“That was not the plan…”

While I believe modern music’s role as a source of empowerment is debatable, there is no denying that it provides unique commentary and insight into a wide range of issues. Look hard enough and it is possible to find songs related to almost any issue of class, race, gender, religion, or politics. After our discussion on Wednesday about blues women and their taboo lyrics, specifically their lyrics about domestic abuse, I stumbled across a very relevant song from just a few years ago.

“Dorian” by Brother Ali tells the story of a man (possibly the rapper himself) confronting his neighbor about the abuse he is hearing through his apartment walls. Just like in the 1920s and 30s, domestic violence is still taboo topic in American society, and while it may no longer be completely hidden, many people are not comfortable dealing with it outside of popular entertainment. People are unsure or afraid of confronting the issue in their own lives.

Lyrics (Italics mine)
“Here we are in the apartment corridor,
Dorian, right? yeah I been meaning to speak to you.
I don’t get up in my neighbours business normally right,
But yo these thin ass walls got everything leakin’ through

Now first thing’s first, I don’t judge you for the weed smoke
But I can hear your daughter yellin’ “daddy, please dont”
And it’s not once or twice, but every damn night
Man there’s somethin’ goin’ on up in here that ain’t right now
man to man, I can understand
They like to stress a brotha out, man we cuss each other out
But you crossin the line by puttin your hands on ’em
Ain’t nobody ever told you not to hit a damn woman? boy

I can tell that my presence was painful
Breathin’ truth down his neck it must have felt like a strangle
His eyes flashed confusion, wavin’ his hands around
He’s used to raisin’ his voice on people to back ’em down…”

“….See this is specifically why I left the pistol in the linen closet
Pullin’ this shit, if he was taller I’da went and got it
Damnit man, I’m in the right and I’m civilized
But little boys ain’t really used to bein’ criticized
First off scooter, take the bass out your voice
I’m respectfull with mine and yo you makin’ a choice here
and, understand it’s only once that I warn you
Make a move, make a threat, I’ll make it rain knuckles on you
I ain’t a woman or a baby dawg, I’m out of your league
My wife heard us gettin’ loud so she’s prayin’ for peace
She’s stuck her head out on some keep your temper shit
Little man gon’ say “close the door, and mind your business bitch”
Ha, now that’s sweet, just what I needed it, it seemed that
He invited my right fist to a party on his left cheek
I didn’t mean to seem rude so I accepted,
But arrived a half a second early, right cross connected –
Oh, staggered him, just by taggin’ him,
Mr. tough guy, one punch bring out the fag in him
Little man could make moves that I couldn’t,
He cut and tried to foot it, now how should I put it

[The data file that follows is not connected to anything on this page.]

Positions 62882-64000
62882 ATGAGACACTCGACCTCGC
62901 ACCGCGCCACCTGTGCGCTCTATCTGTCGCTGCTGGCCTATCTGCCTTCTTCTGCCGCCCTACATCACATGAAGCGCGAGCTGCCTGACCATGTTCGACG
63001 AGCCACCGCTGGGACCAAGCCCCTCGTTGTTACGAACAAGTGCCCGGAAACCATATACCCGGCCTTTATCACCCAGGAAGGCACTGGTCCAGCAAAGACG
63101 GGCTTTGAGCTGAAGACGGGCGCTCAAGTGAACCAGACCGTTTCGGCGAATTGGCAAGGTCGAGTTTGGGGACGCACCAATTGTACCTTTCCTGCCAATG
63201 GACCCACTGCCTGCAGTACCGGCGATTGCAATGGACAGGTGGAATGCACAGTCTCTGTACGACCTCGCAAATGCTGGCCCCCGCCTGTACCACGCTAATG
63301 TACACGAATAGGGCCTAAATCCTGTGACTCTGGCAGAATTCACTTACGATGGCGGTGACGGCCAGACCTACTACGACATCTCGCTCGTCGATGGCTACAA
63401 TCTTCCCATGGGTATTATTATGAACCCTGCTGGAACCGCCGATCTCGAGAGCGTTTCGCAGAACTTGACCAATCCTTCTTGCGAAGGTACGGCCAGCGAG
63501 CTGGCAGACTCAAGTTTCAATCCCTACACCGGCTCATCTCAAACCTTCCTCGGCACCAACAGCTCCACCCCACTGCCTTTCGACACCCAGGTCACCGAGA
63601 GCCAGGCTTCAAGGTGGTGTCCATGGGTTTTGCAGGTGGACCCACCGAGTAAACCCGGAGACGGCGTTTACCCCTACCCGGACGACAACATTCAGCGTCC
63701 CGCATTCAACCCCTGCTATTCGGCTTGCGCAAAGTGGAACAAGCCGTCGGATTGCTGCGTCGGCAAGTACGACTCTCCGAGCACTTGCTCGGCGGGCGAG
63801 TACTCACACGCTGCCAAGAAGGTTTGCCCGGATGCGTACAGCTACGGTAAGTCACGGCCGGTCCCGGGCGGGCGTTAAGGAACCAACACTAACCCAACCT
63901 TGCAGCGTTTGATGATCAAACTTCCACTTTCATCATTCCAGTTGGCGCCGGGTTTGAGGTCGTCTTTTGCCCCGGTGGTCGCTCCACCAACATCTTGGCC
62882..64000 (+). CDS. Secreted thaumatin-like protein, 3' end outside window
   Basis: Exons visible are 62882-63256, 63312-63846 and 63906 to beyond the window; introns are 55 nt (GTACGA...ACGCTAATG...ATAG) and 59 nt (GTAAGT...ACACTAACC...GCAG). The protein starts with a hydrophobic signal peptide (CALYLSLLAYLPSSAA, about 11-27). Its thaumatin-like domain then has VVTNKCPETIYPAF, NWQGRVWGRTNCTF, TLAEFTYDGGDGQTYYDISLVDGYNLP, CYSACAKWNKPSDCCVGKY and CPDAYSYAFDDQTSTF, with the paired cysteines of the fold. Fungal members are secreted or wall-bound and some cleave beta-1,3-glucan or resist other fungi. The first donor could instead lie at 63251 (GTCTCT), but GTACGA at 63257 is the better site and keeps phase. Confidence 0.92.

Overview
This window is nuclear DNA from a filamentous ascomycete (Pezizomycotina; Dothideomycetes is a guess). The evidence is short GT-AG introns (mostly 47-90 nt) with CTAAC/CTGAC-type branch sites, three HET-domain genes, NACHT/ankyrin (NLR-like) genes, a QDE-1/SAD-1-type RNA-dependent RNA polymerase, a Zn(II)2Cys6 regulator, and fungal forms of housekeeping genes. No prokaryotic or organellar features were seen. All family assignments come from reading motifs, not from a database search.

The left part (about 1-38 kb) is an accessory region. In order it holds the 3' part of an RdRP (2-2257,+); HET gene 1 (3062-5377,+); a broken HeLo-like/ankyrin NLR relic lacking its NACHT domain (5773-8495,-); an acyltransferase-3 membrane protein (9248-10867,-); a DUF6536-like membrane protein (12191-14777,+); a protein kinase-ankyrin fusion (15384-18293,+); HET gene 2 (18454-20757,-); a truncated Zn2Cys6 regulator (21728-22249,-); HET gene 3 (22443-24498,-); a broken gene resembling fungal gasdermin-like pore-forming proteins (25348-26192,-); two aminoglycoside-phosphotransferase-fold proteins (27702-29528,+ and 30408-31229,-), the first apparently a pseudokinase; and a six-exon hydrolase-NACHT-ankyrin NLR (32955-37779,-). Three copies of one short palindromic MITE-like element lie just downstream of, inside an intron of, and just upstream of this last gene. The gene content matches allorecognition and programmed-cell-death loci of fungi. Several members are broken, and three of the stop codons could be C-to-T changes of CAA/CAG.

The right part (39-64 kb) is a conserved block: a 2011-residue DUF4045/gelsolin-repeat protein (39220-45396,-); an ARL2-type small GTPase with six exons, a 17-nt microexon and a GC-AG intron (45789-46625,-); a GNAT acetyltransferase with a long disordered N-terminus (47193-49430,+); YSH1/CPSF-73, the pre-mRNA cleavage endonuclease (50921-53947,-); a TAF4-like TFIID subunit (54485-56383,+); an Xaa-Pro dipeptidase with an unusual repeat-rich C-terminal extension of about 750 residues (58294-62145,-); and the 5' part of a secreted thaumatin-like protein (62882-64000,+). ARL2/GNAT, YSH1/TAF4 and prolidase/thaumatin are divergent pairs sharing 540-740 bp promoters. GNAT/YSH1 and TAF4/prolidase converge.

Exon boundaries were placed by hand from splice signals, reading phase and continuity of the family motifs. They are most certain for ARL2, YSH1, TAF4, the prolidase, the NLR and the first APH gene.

I stood at full posture and swatted him down the staircase
Bare knuckles to bare face, all punches knew their place
Airport style, the second one take off, the next one land
Learn some respect young man
He glanced down for the brick on the ground,
Fist still clenched up I’m still stickin’ his crown
He’s in the jaws of the most turbulent blitz in the world
So fuck hittin’ ya’ girl tonight you’re hittin’ the ground
I said somebody need to beat your ass,
And then teach your ass, and I’m sorry I can only do half
And while his mellon swell up, a police cruiser pull up
He hopped out all puffed up with the holster of his gun up
Ready to protect and serve,
And it’s in his nature to .38 ya’ if you’re testin’ his nerves
He helped the wife-beater stand up,
But not before he helped Brother Ali into some handcuffs
And you can imagine my surprise,
When his girl came down the stairs with tears in her eyes
And a phone in her hand, holdin’ her man
Damn that was not the plan…

There is a lot going on in this song. Brother Ali is acknowledging that domestic abuse is still a prevalent problem and that doing the right thing is not always easy. His line, “Dorian, right? I been meaning to speak to you,” hints that this is to confront his neighbor and he probably had to work up the courage to do so. He also shows his surprise that his neighbor doesn’t seem to see the issue the same way, saying, “dammit man, I’m right and I’m civilized.”

Brother Ali does not pretend that this is a simple issue. Even though he was trying to stop abuse, his good intentions escalate into violence. He also points to an issue present today, as well as in the blues era, of abused women staying with their abusers. At the end of the song, the battered wife calls the cops and Brother Ali is arrested. His confusion and surprise are clear when he says, “Damn that was not the plan.”

I do not hold “Dorian” up as a great anti-abuse anthem, but I believe it offers a very interesting point of view into class and gender. It is a complex look at a very prevalent issue and that is why I find it so intriguing.

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